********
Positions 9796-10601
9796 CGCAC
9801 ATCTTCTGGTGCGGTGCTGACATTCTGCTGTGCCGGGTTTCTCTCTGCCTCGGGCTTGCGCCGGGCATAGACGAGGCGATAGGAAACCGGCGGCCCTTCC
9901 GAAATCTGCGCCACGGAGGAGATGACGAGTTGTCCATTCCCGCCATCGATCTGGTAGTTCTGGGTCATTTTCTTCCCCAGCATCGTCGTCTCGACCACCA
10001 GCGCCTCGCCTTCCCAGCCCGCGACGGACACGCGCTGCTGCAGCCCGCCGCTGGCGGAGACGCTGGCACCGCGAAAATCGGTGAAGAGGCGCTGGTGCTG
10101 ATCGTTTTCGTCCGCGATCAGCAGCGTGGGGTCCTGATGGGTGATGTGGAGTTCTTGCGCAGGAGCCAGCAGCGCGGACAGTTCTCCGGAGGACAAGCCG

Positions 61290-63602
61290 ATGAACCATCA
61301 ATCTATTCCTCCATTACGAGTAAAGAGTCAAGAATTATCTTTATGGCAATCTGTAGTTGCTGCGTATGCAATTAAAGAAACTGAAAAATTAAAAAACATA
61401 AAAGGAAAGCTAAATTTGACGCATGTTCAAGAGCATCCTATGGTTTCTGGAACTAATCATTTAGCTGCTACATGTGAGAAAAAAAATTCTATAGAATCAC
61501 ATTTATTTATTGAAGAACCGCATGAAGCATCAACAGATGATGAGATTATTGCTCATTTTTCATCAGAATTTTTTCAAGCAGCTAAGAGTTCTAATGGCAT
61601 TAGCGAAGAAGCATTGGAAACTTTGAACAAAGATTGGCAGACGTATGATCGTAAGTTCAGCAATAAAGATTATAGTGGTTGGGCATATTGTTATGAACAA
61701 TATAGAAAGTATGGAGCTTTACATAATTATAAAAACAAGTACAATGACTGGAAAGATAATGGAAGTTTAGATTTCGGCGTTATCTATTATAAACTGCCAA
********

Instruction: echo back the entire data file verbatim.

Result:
Positions 9796-10601
9796 CGCAC
9801 ATCTTCTGGTGCGGTGCTGACATTCTGCTGTGCCGGGTTTCTCTCTGCCTCGGGCTTGCGCCGGGCATAGACGAGGCGATAGGAAACCGGCGGCCCTTCC
9901 GAAATCTGCGCCACGGAGGAGATGACGAGTTGTCCATTCCCGCCATCGATCTGGTAGTTCTGGGTCATTTTCTTCCCCAGCATCGTCGTCTCGACCACCA
10001 GCGCCTCGCCTTCCCAGCCCGCGACGGACACGCGCTGCTGCAGCCCGCCGCTGGCGGAGACGCTGGCACCGCGAAAATCGGTGAAGAGGCGCTGGTGCTG
10101 ATCGTTTTCGTCCGCGATCAGCAGCGTGGGGTCCTGATGGGTGATGTGGAGTTCTTGCGCAGGAGCCAGCAGCGCGGACAGTTCTCCGGAGGACAAGCCG

Positions 61290-63602
61290 ATGAACCATCA
61301 ATCTATTCCTCCATTACGAGTAAAGAGTCAAGAATTATCTTTATGGCAATCTGTAGTTGCTGCGTATGCAATTAAAGAAACTGAAAAATTAAAAAACATA
61401 AAAGGAAAGCTAAATTTGACGCATGTTCAAGAGCATCCTATGGTTTCTGGAACTAATCATTTAGCTGCTACATGTGAGAAAAAAAATTCTATAGAATCAC
61501 ATTTATTTATTGAAGAACCGCATGAAGCATCAACAGATGATGAGATTATTGCTCATTTTTCATCAGAATTTTTTCAAGCAGCTAAGAGTTCTAATGGCAT
61601 TAGCGAAGAAGCATTGGAAACTTTGAACAAAGATTGGCAGACGTATGATCGTAAGTTCAGCAATAAAGATTATAGTGGTTGGGCATATTGTTATGAACAA
61701 TATAGAAAGTATGGAGCTTTACATAATTATAAAAACAAGTACAATGACTGGAAAGATAATGGAAGTTTAGATTTCGGCGTTATCTATTATAAACTGCCAA